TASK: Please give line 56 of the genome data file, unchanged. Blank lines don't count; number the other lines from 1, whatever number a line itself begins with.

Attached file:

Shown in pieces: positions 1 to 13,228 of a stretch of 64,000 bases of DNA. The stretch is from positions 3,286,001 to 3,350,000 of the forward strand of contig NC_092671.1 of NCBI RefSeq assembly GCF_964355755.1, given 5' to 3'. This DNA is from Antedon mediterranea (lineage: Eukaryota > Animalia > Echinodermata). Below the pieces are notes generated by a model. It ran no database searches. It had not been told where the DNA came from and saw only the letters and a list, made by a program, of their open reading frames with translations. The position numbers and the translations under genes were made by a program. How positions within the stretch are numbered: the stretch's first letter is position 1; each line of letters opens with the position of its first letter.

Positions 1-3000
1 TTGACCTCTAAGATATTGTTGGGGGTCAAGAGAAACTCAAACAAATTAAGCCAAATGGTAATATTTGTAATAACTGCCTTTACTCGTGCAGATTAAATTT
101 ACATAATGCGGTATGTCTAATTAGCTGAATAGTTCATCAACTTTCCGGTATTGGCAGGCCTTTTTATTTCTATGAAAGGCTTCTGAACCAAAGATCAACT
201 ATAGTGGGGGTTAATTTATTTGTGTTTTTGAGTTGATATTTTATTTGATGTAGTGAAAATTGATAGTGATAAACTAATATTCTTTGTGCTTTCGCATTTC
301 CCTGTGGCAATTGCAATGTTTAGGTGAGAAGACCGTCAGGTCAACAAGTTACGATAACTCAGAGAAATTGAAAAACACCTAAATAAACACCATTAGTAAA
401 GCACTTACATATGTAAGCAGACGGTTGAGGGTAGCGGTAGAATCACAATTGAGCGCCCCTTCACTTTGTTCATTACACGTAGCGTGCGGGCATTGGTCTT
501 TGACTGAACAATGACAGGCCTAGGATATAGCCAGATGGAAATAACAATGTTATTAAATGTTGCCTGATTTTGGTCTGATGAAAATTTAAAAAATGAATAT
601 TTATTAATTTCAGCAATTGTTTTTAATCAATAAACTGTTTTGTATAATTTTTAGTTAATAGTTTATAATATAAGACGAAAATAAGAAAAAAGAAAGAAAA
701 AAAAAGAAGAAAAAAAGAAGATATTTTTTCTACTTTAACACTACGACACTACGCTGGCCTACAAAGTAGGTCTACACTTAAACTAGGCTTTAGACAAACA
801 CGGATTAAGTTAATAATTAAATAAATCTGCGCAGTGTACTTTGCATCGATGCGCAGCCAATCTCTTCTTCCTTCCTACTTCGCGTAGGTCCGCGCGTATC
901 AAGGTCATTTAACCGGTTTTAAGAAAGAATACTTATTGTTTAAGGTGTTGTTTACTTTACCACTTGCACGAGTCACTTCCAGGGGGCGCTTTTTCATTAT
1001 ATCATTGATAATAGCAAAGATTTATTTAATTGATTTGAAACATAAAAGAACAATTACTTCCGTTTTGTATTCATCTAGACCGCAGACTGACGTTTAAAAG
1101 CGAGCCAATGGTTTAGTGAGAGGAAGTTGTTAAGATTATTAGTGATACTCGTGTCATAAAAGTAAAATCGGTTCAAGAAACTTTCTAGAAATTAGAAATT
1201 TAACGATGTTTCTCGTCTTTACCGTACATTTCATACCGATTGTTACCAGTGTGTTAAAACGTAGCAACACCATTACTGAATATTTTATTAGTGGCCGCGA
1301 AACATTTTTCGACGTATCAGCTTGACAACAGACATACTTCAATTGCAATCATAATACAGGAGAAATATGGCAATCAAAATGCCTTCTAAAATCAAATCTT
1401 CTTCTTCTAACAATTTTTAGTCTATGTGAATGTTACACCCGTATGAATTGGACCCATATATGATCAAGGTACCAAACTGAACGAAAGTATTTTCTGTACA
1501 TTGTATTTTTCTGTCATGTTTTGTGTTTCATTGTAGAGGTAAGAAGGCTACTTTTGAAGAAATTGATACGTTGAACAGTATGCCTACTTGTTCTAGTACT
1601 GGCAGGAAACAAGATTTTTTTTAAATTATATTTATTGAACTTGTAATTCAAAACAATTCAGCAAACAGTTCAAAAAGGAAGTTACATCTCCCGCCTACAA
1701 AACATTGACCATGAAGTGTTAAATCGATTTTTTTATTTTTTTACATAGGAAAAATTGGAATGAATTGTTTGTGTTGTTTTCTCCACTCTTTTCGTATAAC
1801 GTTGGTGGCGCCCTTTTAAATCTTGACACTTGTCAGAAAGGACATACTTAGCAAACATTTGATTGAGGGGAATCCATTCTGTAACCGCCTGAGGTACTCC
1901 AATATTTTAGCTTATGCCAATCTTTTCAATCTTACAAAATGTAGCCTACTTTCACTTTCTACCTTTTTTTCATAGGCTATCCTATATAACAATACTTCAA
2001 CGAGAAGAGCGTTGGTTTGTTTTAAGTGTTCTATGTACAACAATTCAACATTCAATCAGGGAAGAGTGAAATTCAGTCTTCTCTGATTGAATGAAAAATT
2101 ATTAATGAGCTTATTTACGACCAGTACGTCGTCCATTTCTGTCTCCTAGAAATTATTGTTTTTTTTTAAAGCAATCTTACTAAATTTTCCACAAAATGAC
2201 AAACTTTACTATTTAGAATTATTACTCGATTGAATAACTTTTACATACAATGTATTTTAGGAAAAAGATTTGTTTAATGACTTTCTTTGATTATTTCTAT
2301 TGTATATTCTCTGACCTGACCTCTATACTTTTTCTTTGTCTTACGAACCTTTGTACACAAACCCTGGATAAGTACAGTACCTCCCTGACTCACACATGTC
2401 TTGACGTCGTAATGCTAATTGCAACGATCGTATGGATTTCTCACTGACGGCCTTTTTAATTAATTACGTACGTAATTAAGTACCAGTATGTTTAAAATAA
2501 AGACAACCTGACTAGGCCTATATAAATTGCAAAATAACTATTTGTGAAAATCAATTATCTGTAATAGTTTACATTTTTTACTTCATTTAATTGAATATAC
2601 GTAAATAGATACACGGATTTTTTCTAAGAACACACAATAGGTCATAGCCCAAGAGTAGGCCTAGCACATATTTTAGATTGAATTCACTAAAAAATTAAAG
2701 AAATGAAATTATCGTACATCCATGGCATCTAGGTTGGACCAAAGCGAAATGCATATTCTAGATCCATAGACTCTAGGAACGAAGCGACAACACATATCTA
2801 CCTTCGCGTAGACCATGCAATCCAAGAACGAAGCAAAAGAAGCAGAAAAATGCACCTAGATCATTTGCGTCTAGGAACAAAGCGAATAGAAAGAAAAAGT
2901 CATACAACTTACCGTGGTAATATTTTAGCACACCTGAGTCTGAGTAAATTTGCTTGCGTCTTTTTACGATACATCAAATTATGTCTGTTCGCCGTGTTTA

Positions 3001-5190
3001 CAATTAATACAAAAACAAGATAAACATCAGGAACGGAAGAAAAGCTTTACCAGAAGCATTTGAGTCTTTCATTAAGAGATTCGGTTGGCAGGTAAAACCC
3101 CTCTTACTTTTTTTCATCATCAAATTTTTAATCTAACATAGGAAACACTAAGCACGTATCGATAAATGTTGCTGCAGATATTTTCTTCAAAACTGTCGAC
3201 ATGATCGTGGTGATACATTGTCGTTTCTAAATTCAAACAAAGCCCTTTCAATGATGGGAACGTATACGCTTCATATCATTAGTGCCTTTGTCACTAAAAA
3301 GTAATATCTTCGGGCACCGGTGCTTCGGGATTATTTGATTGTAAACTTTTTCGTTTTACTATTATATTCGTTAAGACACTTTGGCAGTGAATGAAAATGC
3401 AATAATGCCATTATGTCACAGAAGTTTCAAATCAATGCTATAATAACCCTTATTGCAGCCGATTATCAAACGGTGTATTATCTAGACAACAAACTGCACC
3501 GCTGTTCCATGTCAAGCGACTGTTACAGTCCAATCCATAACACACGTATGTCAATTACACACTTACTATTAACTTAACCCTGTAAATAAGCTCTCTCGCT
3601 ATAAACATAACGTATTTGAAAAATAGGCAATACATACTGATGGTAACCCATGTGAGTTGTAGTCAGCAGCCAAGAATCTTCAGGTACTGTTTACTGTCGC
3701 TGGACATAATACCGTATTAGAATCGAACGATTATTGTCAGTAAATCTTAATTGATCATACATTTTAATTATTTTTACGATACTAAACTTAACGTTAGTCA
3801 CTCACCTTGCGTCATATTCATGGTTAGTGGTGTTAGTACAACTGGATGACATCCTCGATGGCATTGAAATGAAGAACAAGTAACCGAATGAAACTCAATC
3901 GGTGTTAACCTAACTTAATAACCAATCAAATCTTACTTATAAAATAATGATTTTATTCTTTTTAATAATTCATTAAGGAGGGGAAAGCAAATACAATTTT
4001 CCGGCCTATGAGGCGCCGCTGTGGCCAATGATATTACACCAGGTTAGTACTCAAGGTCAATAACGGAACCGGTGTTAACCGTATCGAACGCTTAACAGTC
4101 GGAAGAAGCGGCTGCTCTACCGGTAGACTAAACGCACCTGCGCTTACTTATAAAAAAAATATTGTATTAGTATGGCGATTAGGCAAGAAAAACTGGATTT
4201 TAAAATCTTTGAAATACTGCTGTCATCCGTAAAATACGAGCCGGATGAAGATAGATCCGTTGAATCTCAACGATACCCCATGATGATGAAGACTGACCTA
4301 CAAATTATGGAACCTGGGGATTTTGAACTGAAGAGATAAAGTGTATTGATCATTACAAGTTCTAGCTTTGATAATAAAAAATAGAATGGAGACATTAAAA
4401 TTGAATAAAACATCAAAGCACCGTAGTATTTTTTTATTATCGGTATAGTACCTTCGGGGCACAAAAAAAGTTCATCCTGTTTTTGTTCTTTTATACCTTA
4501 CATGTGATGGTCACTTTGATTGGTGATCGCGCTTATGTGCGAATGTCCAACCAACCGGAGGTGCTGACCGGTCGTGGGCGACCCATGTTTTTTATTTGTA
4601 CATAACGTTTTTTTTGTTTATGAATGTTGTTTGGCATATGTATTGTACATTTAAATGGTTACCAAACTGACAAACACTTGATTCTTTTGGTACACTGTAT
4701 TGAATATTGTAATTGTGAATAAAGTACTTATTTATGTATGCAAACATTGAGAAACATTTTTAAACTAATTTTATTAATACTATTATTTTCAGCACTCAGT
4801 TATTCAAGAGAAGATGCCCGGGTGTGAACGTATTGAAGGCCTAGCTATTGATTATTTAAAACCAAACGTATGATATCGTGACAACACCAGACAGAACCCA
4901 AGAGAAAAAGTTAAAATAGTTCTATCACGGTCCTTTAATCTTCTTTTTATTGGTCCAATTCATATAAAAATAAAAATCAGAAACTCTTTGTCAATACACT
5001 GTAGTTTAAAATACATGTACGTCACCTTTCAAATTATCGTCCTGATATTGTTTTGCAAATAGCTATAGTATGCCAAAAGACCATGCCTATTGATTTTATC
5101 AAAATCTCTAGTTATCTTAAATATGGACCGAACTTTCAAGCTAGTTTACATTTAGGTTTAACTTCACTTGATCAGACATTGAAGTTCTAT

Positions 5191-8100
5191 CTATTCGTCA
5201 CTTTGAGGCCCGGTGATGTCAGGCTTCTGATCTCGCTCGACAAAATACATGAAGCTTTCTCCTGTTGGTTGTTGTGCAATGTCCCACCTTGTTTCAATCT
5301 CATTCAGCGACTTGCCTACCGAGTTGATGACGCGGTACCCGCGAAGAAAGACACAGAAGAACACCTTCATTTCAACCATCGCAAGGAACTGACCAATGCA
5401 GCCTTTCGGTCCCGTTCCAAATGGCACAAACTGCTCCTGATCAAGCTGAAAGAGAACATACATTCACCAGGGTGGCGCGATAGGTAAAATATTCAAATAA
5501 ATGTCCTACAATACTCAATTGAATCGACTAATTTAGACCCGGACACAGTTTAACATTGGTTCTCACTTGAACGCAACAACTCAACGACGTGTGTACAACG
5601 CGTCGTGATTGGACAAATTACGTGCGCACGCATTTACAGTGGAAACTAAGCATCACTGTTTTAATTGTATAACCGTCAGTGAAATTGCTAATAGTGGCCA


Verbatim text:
Positions 5191-8100